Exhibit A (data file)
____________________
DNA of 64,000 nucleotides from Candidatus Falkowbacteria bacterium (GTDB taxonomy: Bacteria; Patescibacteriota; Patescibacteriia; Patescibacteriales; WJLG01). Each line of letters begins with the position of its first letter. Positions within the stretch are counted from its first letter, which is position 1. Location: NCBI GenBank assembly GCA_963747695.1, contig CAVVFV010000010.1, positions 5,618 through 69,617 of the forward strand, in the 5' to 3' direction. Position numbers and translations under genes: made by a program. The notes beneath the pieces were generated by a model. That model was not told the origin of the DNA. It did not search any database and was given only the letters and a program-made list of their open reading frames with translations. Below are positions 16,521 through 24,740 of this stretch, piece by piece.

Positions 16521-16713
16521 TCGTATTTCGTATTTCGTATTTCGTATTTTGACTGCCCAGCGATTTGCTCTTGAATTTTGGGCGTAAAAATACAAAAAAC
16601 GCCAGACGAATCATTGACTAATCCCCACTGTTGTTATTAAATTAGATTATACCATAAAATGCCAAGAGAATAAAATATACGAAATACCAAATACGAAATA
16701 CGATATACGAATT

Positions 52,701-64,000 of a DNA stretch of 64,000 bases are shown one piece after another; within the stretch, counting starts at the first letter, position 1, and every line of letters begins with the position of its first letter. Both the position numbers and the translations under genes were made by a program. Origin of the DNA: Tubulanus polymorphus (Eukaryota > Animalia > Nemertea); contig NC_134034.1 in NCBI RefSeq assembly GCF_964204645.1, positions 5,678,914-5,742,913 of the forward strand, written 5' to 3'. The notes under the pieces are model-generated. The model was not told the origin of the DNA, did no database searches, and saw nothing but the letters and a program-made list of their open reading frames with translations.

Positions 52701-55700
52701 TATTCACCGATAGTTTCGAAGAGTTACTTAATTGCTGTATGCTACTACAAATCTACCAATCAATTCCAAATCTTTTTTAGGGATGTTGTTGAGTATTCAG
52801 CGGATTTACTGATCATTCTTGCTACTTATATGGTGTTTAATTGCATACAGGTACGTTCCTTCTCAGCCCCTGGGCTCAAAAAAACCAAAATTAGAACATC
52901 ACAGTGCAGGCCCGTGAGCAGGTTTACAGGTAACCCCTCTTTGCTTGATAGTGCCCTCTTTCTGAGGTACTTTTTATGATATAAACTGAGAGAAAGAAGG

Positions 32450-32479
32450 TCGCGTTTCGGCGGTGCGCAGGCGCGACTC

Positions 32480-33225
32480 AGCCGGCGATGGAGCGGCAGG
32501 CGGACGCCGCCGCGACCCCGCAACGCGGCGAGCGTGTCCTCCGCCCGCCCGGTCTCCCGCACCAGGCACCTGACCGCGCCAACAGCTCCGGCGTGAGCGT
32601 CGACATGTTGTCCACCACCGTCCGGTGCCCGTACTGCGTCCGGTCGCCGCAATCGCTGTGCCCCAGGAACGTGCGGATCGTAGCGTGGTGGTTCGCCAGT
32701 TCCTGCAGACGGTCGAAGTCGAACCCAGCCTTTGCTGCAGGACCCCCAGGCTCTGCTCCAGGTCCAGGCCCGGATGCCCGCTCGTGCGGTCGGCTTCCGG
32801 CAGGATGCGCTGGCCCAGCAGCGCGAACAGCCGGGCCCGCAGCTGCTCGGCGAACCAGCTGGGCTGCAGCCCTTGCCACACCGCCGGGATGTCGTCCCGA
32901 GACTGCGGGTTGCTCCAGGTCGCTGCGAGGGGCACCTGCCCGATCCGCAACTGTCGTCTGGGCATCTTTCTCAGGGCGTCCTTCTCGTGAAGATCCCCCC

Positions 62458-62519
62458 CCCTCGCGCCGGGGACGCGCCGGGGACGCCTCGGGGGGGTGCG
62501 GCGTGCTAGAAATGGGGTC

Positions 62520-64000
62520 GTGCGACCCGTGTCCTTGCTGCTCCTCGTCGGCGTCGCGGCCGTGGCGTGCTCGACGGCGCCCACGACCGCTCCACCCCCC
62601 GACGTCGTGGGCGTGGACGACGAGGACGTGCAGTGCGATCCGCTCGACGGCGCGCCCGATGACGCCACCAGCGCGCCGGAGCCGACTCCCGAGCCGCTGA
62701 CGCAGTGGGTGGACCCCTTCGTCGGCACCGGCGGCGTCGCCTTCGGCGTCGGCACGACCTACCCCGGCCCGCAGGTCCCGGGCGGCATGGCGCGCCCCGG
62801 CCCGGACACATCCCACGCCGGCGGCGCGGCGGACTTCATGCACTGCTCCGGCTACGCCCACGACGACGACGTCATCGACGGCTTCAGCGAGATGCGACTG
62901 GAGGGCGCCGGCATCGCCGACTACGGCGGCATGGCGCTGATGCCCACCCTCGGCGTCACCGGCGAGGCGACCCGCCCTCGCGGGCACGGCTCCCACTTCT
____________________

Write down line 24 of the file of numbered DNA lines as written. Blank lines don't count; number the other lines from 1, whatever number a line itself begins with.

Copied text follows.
62520 GTGCGACCCGTGTCCTTGCTGCTCCTCGTCGGCGTCGCGGCCGTGGCGTGCTCGACGGCGCCCACGACCGCTCCACCCCCC